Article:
• Infiltrating via commonly used RDP systems
  • Using advanced techniques prior to encryption to ensure success.

Based on this, it’s bad news all round for the average organization – but there are ways to ensure your company doesn’t feature as a statistic in the next monthly ransomware report.

Admin By Request: A Three-in-One Solution

Admin By Request is a Privileged Access Management (PAM) solution that encompasses three of its very own advanced tactics to keep ransomware at bay.

Anti-malware

The average endpoint anti-malware solution has a chance of detecting malicious activity (such as file encryption – the ultimate goal of ransomware). But when it comes to advanced threats – like the ransomware contributing to this year’s statistics – a single endpoint solution just isn’t enough to guarantee safety.

This is of particular importance this year, with January and February’s ransomware variants often including functionality to disable or uninstall endpoint antivirus solutions, to avoid detection and ensure an uninterrupted encryption process (more on this here).

Admin By Request integrates OPSWAT’s MetaDefender Cloud API to utilize over 35 anti-malware engines, all of which are used to scan files for malware – taking the detection rate up to almost 100%:




Logging

The ransomware seen so far in 2021 attempts lateral movement fueled by privilege escalation, looking to expand its reach from the initial infection device to the wider network, and gain higher privileges so certain key steps in the infection process can take place. (More on this here).

An integral feature of Admin By Request is the Auditlog, which records privileged user activity that occurs during elevated session, along with associated details. This essentially means no undue privilege escalation can occur without being noticed and investigated by company admins, who have access to the Auditlog via the Admin By Request web or mobile user portal.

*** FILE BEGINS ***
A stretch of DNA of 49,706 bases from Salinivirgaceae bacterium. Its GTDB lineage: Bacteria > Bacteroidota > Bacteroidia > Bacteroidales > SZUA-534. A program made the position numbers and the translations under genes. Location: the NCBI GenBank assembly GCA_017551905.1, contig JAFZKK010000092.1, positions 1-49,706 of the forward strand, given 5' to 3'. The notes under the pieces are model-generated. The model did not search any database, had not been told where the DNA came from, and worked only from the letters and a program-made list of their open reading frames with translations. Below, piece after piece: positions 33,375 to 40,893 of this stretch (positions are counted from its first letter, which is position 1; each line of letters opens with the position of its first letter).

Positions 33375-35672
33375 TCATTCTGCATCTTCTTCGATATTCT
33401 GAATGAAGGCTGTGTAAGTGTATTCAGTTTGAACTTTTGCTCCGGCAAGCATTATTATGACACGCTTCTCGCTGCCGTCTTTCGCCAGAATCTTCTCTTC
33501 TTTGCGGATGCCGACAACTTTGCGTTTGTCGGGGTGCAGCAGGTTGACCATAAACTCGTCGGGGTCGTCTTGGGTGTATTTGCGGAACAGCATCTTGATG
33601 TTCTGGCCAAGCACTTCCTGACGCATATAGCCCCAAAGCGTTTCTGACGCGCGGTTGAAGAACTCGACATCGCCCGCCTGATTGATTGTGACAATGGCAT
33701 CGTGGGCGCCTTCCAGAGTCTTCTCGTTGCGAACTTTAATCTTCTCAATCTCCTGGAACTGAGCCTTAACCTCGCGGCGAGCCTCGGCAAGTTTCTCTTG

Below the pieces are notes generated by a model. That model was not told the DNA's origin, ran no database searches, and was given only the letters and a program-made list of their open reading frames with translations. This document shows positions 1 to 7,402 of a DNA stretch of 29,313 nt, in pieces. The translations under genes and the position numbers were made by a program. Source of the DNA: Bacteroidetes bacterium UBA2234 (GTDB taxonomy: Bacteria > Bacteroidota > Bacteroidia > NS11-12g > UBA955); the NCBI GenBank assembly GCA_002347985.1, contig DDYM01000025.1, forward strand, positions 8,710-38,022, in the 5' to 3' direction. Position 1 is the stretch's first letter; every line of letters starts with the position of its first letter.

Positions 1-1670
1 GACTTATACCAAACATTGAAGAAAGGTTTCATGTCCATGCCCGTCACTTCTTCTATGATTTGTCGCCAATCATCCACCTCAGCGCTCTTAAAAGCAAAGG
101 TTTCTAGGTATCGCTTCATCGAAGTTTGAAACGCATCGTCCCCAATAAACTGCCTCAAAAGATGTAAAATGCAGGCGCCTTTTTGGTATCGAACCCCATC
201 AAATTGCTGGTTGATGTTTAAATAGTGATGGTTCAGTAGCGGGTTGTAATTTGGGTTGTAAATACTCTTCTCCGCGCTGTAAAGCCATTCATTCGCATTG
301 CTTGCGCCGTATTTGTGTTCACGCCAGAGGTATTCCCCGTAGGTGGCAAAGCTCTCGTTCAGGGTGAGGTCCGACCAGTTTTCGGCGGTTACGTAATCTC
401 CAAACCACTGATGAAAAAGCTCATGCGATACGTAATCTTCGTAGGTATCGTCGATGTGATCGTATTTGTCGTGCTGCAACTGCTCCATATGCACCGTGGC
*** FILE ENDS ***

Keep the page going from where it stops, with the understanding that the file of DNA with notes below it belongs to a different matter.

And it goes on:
Privileged Access Management

At its core, Admin By Request is a solution to manage your privileged users: the ‘danger’ users when it comes to ransomware – because the higher the privileges a user has on their device, the more access and control they have over the wider network, other users, systems and settings.

To ensure the safety of your network, Admin By Request implements POLP – the Principle of Least Privilege – revoking admin rights and demoting all users (other than those deliberately excluded) to the status of regular user. However, users still have the ability to perform tasks (such as software installs) and run applications as administrator when they absolutely need to by means of self-initiated elevation – a technique known as Just-in-time Elevation (JIT).

When elevation occurs, the computer environment stays completely safe because Admin By Request elevates the application; not the user. At no point does the user gain administrator access to their device.

In such a tightly controlled environment, ransomware is unable to perform key tasks in the infection process, such as stopping services and processes, abusing built-in Windows tools and protocols, clearing event logs, and deleting shadow volume copies (more on these behaviors here).

Are You the Next Target?

With a little luck, and a comprehensive Privileged Access Management solution such as Admin By Request, you don’t have to be.

Small or large, your organization needs comprehensive protection from the ever-advancing ransomware variants that have found success so far this year.

The stats for this month’s attacks will be appearing in about two weeks’ time – don’t be a victim of March in the next State of Ransomware Report.

Interested in Admin By Request?

Feel free to reach out to us for a discussion on how we can help you.